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Looking after your hands

There are more good reasons to take good care of your hands than you could count. Why not show them some love?

Whether you're typing in an office, gardening outside, doing housework or on a shopping run, your hands rarely get a break. The skin here is very delicate, with few oil glands, which means your palms and fingers need a little love to overcome weather exposure and the general wear and tear of daily routine. 

It can be difficult to get into the habit of treating your hands with care, but a good hand cream is a great place to start. Love And Light hand cream is made with restorative neroli to plump up the skin and Brazilian orange oil to brighten and cleanse. A little Lemony Flutter Cuticle Butter is filled with fresh organic lemon infusion and organic avocado oil to ensure your nails are hydrated and happy too! 

Harsh weather conditions can really take it out of your skin, especially your hands, so protecting them is a great idea. Wearing gloves when you are outside in the cold weather doesn't just keep you toasty, it helps skin to retain moisture and stay soft until summer. The sun's rays can be equally tough on your hands, though, so remember to apply suncream to your hands as well as your body when you plan to catch some rays and enjoy a sunny day.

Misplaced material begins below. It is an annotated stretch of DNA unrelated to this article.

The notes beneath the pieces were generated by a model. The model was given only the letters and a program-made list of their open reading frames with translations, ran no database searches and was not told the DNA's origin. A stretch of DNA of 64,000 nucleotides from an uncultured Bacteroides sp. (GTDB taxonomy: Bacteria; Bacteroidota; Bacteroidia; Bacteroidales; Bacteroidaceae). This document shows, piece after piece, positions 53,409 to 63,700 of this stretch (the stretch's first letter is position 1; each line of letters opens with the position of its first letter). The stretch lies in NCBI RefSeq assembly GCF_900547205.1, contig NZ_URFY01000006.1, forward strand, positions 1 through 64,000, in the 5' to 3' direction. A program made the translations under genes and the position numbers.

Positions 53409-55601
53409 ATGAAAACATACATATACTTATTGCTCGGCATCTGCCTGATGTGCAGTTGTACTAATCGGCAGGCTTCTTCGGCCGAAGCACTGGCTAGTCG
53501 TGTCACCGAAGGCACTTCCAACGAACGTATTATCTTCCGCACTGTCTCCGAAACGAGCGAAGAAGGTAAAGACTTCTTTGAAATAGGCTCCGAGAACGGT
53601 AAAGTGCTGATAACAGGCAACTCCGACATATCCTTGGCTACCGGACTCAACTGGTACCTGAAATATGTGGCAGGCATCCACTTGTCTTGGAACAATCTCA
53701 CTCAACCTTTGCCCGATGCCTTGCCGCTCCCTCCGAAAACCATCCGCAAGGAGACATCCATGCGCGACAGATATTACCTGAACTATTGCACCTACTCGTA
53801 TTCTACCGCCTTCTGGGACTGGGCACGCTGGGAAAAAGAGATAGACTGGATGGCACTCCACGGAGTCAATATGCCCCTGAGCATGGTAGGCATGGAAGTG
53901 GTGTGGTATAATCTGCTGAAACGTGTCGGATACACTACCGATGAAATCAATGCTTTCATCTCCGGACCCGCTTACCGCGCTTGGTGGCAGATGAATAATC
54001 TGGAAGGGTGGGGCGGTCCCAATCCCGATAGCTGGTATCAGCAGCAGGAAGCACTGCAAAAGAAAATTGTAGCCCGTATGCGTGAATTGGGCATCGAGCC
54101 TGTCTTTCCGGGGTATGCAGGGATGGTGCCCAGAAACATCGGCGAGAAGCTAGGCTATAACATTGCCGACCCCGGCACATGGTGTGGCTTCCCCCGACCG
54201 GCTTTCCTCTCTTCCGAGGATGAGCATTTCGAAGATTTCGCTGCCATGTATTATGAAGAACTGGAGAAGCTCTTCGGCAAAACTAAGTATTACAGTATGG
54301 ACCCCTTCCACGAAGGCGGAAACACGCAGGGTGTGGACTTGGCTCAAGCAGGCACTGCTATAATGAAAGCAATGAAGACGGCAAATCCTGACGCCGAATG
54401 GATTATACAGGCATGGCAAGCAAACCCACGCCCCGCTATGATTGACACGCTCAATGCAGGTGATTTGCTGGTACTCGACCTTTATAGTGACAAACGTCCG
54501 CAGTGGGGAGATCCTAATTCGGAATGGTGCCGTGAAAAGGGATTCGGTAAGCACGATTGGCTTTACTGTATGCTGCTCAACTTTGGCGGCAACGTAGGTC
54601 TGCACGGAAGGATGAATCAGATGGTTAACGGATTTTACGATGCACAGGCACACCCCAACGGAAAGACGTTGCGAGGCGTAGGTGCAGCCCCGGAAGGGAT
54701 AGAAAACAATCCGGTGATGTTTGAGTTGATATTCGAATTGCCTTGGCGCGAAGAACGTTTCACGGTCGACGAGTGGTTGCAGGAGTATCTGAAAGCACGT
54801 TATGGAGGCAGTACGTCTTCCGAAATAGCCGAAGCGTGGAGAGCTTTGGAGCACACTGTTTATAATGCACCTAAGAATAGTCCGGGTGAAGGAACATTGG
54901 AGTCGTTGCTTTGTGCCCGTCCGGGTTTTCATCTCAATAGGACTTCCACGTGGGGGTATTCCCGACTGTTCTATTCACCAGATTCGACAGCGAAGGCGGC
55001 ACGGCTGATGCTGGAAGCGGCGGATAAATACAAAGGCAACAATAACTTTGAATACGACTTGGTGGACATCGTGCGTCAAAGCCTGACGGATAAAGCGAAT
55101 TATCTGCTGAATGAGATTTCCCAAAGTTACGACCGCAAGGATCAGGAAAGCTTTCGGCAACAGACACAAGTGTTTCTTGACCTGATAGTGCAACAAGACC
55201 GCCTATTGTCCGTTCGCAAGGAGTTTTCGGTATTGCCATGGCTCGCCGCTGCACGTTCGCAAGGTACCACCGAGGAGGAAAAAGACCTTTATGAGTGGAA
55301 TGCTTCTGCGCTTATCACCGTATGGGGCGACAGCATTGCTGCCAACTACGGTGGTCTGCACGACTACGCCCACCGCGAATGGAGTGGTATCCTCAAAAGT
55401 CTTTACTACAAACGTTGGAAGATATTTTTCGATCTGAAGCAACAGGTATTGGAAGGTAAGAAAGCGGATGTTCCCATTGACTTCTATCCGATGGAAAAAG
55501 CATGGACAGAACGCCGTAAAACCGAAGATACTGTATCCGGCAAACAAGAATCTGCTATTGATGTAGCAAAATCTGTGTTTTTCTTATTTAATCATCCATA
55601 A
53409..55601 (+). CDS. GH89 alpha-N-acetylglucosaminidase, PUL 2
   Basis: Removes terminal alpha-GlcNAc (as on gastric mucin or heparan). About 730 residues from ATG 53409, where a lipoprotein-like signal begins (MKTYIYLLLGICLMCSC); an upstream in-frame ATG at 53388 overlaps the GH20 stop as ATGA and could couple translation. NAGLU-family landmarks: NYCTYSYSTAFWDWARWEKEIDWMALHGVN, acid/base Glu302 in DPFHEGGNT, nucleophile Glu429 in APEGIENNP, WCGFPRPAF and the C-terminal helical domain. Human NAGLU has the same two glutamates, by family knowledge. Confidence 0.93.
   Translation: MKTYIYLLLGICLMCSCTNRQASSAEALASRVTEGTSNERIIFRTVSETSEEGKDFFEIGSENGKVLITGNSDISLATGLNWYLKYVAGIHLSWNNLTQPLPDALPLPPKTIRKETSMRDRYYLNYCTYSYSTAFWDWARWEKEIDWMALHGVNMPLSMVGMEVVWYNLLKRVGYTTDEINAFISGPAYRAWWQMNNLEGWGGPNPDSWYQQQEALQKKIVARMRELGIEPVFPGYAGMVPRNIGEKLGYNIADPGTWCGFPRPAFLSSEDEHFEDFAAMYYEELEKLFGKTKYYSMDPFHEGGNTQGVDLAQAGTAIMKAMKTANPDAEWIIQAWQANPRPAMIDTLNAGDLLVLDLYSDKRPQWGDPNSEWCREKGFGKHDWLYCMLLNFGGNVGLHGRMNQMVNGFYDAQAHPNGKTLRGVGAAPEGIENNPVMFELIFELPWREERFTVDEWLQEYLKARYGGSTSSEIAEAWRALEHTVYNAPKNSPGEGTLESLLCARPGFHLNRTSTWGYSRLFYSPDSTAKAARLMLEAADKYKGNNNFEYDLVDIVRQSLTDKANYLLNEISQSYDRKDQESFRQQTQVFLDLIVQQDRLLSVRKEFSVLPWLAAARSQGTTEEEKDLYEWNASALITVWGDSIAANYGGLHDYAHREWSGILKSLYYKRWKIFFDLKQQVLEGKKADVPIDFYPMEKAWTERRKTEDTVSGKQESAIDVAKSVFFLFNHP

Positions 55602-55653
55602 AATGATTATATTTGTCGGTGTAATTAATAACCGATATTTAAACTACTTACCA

If you have five minutes, a hand massage is a lovely way to relax and look after your hands. Using a massage bar or hand lotion, work it across your palms, fingers, and wrists focusing on your pressure points. It's a perfect way to unwind, if only for a moment.

Lush Spa trainer Sophie-Rae Martin gives this advice for performing your own hand massage on yourself or a loved one: "Massage the product into the skin using comforting movements, covering as much area as possible. Circle with your thumb gently around the wrist, both on top and underneath. 

"Using your thumb again, massage in a circular motion on the palm of the hand, focusing on the thumb muscle. This is such an overworked muscle that it will feel great to ease any tension away from the area. You can even hold down on the edge of the muscle where it meets the rest of the palm for a relaxing pressure point. 

"Massage the fingers from the base up to the tips and then finish each finger with a little pull, gliding slowly upwards and then coming off the end gently."

Whenever you can, don't forget to take a few minutes to give yourself a hand massage.

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